Reuters reported earlier that three official sources told the news agency on Tuesday that the breakthrough had been achieved with the help of US officials.
According to them, 19 ground rules had been drawn up that need to be observed by both teams during talks.
But soon after the news broke, the Afghanistan Republic issued a post on its official peace negotiations Twitter page and denied this to be true.
“The news that Reuters News Agency has published about the finalization of the Code of Conduct of the peace negotiation is not true,” read their Tweet.
Reuters had however said the three sources stated the delegations were putting their differences to one side to move forward and agree on an agenda but would work on resolving these issues during negotiations.
One senior Western diplomat told Reuters, on condition of anonymity, that “firming up code of conduct was extremely crucial as it proves that both sides are willing to continue talks even as we see that violence has not reduced on the ground.”
A second diplomat told Reuters “the ground rules will serve as a foundation as both sides are making an effort to prevent a collapse [in talks].”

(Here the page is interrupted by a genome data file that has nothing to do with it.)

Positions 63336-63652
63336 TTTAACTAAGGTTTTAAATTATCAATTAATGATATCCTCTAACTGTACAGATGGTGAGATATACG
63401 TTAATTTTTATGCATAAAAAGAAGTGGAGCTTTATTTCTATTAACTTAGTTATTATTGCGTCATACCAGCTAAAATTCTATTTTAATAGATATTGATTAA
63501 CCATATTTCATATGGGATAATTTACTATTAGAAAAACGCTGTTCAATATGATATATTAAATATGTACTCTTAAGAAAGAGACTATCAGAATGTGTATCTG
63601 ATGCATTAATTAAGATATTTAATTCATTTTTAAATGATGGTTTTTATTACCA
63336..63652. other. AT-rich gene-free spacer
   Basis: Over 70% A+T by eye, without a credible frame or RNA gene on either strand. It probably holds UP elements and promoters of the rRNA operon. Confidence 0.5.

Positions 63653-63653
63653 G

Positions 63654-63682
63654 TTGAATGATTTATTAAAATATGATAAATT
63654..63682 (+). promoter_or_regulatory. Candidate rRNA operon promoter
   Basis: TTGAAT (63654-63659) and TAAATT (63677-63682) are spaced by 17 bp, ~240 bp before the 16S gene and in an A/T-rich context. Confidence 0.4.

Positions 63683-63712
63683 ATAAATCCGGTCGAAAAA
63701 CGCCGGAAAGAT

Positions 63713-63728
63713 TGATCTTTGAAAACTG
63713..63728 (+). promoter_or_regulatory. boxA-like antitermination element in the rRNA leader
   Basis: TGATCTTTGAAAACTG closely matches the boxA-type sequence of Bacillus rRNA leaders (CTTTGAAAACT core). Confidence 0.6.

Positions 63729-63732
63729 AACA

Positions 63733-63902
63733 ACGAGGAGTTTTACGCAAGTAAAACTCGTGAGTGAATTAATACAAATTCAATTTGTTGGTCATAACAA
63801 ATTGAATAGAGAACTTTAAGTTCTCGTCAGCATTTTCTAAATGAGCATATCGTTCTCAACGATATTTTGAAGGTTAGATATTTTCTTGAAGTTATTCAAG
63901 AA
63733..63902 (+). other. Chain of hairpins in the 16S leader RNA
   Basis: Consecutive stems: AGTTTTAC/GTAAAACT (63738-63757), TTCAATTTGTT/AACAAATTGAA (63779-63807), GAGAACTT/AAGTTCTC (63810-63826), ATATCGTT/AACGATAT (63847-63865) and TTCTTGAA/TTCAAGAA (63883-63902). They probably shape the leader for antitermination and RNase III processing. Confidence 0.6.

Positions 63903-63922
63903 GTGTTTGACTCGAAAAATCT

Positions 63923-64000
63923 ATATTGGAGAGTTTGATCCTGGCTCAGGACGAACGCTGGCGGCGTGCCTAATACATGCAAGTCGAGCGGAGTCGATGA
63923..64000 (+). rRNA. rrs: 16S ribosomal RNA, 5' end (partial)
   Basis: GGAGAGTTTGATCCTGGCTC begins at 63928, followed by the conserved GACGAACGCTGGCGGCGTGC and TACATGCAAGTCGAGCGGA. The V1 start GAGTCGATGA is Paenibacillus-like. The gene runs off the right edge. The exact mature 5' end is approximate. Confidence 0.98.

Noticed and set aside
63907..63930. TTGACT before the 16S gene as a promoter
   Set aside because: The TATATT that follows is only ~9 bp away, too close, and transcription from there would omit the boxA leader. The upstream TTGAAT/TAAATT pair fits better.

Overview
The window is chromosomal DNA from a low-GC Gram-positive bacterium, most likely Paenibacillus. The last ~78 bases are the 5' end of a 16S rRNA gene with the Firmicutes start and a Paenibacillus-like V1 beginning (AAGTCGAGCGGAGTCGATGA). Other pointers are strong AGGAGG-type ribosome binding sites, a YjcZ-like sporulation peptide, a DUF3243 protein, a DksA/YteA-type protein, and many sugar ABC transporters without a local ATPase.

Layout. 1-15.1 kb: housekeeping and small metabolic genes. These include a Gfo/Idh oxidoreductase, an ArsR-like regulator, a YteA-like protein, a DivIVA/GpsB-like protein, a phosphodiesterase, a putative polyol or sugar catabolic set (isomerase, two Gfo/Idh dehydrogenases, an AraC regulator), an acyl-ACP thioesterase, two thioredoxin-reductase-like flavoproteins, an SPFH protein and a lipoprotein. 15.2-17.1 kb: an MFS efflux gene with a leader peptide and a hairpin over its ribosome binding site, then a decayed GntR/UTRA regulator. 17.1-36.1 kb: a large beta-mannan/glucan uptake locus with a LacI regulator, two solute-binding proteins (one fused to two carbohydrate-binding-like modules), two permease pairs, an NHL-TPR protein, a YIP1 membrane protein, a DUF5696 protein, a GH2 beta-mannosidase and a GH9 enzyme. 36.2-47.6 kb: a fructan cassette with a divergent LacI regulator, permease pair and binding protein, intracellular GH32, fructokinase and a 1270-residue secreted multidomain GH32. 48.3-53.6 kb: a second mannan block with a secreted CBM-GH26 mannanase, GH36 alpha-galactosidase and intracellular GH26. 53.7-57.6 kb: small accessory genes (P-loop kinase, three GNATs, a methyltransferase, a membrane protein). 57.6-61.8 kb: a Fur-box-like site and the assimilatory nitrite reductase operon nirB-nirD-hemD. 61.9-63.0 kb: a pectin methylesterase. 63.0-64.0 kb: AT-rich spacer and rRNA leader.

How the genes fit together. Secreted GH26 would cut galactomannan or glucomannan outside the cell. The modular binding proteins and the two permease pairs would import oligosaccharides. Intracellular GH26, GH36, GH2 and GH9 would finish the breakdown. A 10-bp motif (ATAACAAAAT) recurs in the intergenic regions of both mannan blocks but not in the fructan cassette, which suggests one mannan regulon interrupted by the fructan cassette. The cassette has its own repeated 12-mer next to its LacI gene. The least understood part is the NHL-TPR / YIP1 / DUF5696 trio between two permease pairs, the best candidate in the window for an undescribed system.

No further details were given but it is widely believed that there has been two sticking points between the Afghanistan Republic’s team and the Taliban, which were Hanafi jurisprudence as the legal foundation of talks and secondly the Afghan team’s reluctance to base talks on the framework of the US-Taliban deal brokered in February.
This reported breakthrough comes while Afghan President Ashraf Ghani is on an official visit to Qatar and has so far met with the Afghan negotiating team and with the United States’ Special Representative for Afghanistan Reconciliation Zalmay Khalilzad.
Ghani’s visit to Doha is at the invitation of the Qatar government and officials have said it is not directly linked to the intra-Afghan negotiations currently underway.